But I converted out of dispensationalism (see earlier blog: “I Was a Teenage Dispensationalist”): by God’s grace I escaped the confusing and complicated system. I will confess, however, that converting out of dispensationalism cannot be accomplished overnight. Even once the break has been effected the convert will require years of re-learning the Bible. There is no such thing as a quick fix.

In fact, the confusion caused by the dispensational system is such that for several years I still had dispensational reflexes which I had to overcome. For instance, I reflexively began looking heavenward the first few times I heard there was an earthquake somewhere in the world. For a number of months I continued to instinctively begin each spoken sentence with the words: “According to biblical prophecy.” But this all began to fade until here I am today: not the least inclined to predict the date of the rapture or suggest the name of the Antichrist. I have even let my membership in Former Dispensationalists Anonymous lapse. I have now been sober from the wine of dispensationalism for over thirty-five years.

Developing the Tool

In an evangelism course (Course number: Bi-203) at Tennessee Temple College we learned “The Romans Road to Salvation.” This is a method of gospel witness that presents the gospel totally from within Paul’s Epistle to the Romans. This is easy to do since the basics of the gospel are embedded in Romans. This is a convenient and effective means of evangelism because it keeps one’s attention on one book of the Bible, preventing the confusion that can arise from jumping from book to book.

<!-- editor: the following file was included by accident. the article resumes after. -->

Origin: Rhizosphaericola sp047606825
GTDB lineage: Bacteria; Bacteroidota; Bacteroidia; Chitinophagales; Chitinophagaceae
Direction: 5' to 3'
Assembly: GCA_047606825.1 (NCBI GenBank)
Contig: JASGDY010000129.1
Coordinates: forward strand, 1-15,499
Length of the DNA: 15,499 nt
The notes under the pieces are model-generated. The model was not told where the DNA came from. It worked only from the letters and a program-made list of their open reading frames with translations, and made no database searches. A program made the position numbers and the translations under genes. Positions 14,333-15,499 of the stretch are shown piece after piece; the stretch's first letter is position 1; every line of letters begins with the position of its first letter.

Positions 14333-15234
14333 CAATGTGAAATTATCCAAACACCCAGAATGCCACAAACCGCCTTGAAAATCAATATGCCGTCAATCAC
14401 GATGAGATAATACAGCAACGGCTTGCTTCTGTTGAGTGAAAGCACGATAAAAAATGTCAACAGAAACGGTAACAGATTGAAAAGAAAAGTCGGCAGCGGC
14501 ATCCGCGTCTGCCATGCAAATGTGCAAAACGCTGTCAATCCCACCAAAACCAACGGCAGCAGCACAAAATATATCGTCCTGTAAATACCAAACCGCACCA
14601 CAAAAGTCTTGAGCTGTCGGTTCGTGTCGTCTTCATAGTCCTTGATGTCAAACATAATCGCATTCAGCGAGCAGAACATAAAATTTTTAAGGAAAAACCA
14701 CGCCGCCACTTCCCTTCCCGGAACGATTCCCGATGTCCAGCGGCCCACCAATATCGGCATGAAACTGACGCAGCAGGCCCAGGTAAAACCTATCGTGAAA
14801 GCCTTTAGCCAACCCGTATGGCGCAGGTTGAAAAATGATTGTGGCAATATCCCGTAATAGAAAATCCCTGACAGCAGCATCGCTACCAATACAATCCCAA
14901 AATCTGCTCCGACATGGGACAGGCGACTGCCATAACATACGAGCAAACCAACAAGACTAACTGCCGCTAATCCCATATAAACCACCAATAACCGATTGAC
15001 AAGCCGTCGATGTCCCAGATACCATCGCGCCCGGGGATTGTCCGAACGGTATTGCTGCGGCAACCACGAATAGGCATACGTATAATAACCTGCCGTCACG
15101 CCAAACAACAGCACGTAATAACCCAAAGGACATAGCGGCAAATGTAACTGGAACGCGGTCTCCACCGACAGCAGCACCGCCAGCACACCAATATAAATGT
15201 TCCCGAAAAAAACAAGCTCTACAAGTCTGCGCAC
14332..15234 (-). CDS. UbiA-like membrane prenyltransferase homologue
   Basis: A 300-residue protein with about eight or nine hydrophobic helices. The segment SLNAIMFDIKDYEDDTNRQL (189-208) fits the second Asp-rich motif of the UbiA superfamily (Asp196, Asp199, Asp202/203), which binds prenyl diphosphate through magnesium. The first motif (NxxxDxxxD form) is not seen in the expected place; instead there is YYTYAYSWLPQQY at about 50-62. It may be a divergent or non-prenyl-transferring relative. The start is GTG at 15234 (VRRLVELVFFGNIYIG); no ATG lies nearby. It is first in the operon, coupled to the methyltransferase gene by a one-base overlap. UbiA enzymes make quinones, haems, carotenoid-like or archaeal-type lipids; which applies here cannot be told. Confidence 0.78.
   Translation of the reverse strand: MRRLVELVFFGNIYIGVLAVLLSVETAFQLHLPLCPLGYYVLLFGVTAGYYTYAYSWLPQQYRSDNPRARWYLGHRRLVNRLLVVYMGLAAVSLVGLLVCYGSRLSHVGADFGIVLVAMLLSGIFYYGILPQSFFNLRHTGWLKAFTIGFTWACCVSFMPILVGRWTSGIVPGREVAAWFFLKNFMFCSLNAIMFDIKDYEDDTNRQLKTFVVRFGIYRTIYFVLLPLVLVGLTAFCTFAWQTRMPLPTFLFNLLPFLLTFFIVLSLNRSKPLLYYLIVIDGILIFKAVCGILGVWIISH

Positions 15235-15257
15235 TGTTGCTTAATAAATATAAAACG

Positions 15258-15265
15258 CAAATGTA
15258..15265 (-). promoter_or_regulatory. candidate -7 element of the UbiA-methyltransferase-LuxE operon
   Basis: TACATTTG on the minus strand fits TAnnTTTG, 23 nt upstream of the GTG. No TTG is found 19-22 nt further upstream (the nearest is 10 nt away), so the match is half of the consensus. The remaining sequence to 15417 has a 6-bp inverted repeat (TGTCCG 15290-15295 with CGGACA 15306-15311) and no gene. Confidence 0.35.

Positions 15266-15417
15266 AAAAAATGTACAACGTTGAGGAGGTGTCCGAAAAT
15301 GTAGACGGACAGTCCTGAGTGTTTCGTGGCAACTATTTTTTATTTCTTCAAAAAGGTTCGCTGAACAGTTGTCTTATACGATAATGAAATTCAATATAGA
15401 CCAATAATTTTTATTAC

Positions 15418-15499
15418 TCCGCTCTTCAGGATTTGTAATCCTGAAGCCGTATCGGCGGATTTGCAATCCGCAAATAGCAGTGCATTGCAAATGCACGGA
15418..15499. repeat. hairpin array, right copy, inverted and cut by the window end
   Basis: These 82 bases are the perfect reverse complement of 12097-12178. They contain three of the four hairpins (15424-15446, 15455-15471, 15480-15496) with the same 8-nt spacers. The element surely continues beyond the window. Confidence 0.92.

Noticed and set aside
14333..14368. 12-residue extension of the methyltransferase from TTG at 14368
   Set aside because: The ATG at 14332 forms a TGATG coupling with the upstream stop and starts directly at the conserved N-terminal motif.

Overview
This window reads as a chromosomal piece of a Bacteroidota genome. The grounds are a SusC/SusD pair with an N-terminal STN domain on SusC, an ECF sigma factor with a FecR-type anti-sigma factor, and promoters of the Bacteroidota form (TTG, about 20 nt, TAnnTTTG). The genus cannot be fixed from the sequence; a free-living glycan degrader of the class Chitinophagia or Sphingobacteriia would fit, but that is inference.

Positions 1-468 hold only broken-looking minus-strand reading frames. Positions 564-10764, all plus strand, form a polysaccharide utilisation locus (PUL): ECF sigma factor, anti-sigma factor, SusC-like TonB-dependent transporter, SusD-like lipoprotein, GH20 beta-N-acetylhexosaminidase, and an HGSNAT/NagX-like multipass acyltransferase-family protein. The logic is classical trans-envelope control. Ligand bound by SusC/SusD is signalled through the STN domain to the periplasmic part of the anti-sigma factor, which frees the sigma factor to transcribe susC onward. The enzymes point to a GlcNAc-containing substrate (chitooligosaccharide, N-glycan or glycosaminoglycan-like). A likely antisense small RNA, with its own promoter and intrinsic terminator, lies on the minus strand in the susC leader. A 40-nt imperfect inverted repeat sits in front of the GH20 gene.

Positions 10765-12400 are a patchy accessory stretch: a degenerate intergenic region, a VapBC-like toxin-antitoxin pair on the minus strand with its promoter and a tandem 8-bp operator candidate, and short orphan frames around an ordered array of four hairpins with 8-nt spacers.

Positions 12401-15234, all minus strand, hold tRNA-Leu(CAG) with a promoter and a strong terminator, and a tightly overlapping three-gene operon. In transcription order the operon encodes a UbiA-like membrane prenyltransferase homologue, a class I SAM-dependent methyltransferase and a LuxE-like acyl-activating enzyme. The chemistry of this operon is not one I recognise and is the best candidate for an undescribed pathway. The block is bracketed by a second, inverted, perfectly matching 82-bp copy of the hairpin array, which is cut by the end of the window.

Over the years I have developed an effective approach for witnessing to dispensationalists. I call it “The Ephesians Road Out of Dispensationalism.” Though dispensationalism is a relatively recent theology in the history of Christianity (having arisen around 1830), when you read Ephesians you could almost surmise that Paul was writing this letter to combat dispensationalism! You could well imagine a first century Christian going to a Christian Scroll Store and picking up a copy of Ephesians in the Counter Cults section.